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ImageHundreds of thalassemic children get infected with HIV-AIDS every year during crucial blood transfusions as most blood banks, including the Indian Red Cross, are not equipped with an advanced blood testing facility that can detect the virus accurately and in a short time, say experts.

Over 12,000 thalassemic children are born in India every year, and nearly one fourth of them fall prey to HIV-AIDS in the course of their treatment at state-run hospitals.

Most hospitals use the outdated ELISA test on donor blood, which is time-consuming and not 100 percent accurate. The advanced Nucleic Acid Testing (NAT) technology that can accurately detect the AIDS virus is available with only three state-run blood banks in the capital - the All India Institute of Medical Sciences (AIIMS), Ram Manohar Lohia hospital (RML), and the Army Research and Referral hospital.

Thalassemia, a genetic blood disorder affecting over 30 million children in the country, requires blood transfusion every 15 days as the bone marrow fails to form a part of the vital haemoglobin protein carrying oxygen from the lungs to the rest of the body.

The lack of the latest technology at blood banks has made thalassemic children most susceptible to HIV-AIDS.

"The problem lies with the outdated blood testing method we have. Nucleic Acid Testing (NAT) of donors' blood needs to be implemented in all the blood banks as the technique reduces the window period or period of detection of HIV and other viral infections," J.S. Arora, general secretary of the National Thalassemia Welfare Society, told us.

"The ELISA detects HIV infection in the donor's blood only by the 23rd day of virus-contraction. But with NAT, this is reduced to 5.6 days," added Arora.

The largest blood bank in the country, Indian Red Cross, is also not equipped with NAT.

NAT reduces the window period or the period of detection of HIV and other viral infections. However, it costs the blood bank Rs.1,000 to test every sample.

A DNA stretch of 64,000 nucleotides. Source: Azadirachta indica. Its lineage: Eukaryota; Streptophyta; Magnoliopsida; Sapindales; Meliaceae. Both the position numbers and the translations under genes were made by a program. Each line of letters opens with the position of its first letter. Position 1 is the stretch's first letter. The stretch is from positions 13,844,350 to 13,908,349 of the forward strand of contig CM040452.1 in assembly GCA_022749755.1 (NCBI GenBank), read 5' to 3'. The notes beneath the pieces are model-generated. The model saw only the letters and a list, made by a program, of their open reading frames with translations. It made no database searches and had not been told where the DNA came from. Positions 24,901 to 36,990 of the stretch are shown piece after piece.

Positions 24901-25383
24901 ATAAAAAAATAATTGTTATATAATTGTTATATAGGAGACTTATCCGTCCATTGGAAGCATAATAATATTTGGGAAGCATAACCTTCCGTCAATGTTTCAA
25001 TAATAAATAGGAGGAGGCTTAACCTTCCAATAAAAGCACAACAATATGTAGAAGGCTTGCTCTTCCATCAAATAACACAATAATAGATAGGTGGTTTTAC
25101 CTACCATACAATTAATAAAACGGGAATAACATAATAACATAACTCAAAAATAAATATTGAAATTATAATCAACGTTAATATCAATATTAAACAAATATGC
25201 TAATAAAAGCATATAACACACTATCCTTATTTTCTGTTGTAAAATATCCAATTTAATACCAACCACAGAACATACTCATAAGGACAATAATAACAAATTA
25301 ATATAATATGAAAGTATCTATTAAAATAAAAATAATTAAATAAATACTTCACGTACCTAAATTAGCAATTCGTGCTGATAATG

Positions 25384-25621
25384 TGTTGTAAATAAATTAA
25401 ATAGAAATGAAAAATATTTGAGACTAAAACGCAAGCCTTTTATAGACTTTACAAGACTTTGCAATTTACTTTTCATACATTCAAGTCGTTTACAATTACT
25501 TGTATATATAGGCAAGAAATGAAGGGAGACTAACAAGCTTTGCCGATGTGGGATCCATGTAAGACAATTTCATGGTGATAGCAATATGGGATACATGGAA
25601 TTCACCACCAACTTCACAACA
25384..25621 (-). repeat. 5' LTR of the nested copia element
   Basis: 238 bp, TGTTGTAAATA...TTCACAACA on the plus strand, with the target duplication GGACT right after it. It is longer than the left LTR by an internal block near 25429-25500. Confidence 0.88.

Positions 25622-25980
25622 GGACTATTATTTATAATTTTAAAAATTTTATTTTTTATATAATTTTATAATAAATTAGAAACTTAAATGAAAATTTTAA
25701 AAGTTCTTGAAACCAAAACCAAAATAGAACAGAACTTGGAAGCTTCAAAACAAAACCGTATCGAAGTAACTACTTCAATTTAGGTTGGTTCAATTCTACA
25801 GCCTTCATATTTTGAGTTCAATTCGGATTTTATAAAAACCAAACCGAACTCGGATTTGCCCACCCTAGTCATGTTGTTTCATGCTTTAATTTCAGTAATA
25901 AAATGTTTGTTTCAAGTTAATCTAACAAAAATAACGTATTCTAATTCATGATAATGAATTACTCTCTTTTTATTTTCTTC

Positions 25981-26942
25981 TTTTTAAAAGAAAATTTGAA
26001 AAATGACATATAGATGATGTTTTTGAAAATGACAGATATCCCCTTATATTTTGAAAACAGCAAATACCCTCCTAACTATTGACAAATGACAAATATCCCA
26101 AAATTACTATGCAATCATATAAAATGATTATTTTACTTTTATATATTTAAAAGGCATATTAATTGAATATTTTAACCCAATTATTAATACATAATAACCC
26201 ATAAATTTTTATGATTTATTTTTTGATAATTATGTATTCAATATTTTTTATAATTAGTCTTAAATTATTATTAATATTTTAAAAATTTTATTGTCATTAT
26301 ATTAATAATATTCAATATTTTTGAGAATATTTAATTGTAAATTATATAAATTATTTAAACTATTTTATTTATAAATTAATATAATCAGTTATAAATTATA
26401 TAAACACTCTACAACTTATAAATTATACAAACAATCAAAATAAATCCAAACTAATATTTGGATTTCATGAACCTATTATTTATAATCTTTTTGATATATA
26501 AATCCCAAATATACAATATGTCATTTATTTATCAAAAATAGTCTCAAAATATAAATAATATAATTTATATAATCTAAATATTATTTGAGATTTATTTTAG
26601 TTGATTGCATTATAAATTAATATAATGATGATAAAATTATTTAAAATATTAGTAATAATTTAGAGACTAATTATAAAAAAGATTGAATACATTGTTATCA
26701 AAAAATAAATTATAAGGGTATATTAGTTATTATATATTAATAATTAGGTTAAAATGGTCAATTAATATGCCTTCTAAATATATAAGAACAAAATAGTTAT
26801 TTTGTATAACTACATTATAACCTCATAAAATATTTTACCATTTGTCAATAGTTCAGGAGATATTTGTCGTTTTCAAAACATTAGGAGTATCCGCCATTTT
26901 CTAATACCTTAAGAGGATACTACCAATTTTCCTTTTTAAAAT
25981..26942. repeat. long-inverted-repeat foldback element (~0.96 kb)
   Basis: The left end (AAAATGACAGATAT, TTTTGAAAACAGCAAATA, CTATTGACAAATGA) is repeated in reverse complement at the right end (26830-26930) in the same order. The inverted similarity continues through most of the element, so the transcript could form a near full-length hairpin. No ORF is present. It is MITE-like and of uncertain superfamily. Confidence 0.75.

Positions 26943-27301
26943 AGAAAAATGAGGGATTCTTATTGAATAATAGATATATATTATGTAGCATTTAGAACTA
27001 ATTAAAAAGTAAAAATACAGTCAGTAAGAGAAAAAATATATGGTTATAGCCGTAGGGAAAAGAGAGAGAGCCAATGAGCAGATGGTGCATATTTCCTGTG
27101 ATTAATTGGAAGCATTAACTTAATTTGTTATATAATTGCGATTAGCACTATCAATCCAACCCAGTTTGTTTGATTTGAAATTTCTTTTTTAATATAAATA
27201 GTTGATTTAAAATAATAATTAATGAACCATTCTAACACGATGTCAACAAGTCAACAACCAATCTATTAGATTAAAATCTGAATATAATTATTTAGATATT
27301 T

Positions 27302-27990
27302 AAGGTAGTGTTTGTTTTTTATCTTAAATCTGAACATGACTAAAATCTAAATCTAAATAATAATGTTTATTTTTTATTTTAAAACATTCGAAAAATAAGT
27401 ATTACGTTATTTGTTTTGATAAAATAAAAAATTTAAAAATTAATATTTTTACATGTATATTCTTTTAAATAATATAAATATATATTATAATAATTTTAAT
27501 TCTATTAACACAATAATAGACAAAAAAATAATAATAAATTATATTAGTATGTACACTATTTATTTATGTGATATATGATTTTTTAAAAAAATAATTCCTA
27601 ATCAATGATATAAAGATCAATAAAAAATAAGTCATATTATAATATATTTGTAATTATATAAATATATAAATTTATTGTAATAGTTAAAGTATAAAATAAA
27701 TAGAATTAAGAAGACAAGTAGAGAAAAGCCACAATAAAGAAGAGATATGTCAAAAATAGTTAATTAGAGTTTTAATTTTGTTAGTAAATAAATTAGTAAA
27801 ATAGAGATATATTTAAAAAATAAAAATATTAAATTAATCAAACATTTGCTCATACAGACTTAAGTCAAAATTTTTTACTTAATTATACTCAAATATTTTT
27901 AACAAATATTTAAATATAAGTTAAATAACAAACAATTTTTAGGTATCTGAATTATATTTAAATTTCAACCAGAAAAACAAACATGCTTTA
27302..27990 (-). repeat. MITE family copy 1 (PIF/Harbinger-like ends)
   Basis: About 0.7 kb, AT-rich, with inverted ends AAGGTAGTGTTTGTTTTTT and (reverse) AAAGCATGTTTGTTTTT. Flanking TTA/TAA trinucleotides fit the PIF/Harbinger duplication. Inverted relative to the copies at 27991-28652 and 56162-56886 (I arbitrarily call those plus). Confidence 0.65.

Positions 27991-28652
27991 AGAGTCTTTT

The window period is the time frame in which a particular infection can be detected after the time of contraction.

"If the hospital is able to detect the infection at the time of donation, it is fine. But if it fails, the virus in the blood is passed on. Even hospitals can't be blamed," Bharat Singh, from the State Blood Transfusion Council in the capital, told us.

"Either we wait for the 23 days for the HIV infection to show itself before transfusing the blood, or we get the NAT. But sometimes the infection escapes the test in case of ELISA test," explained Singh.

Most government hospitals in India use the much cheaper ELISA test kit that cannot detect HIV before 22 days of infection, Hepatitis B before 59 days and Hepatitis C before 82 days. The ELISA test costs the hospital between Rs.50-100 per blood sample.

In July 2010, at least 56 children suffering from thalassemia had tested positive for HIV, Hepatitis B and Hepatitis C after receiving blood transfusion at the government-run Umaid Hospital in Jodhpur.

While health experts have maintained a united opinion on mandating the NAT in hospitals, the test is considered to be a one-time investment by them.

"A NAT machine costs around Rs.40-50 lakh; so it's a one-time investment for the government. Considering that so many poor families are dependent on government hospitals for blood transfusion, the government should not be this reluctant to bring in NAT," said V.P. Choudhry, former head of haemaotology at the AIIMS.

"The risk of infected blood transfusion can be brought down to near zero by NAT. But NACO has been reluctant in recommending it," added Choudhry.

For 15-year-old Mayank (name changed), life is all about coping with illness as the child juggles between an Anti-Retro Viral Therapy (ART) Centre and a blood transfusion unit in Uttam Nagar, a semi-urban locality in west Delhi.

"I am thalassemic and acquired HIV because of infected blood at the Kalawati Saran Hospital in Delhi. I visit the ART centre every month to get my medicines for HIV and also go for blood transfusion every 15 days," said Mayank, who was diagnosed with thalassemia in 1994, just seven months after his birth.

"When my son was diagnosed with HIV, doctors suspected it could have been because of unsafe sexual relationship. But we both were HIV negative. Finally it was realised that Abhishek acquired the infection because of infected blood," said Mayank's distraught mother, whose other son is HIV negative.

Mayank, a Class 10 student, aspires to study and become an engineer to match his father's level of grit and determination.

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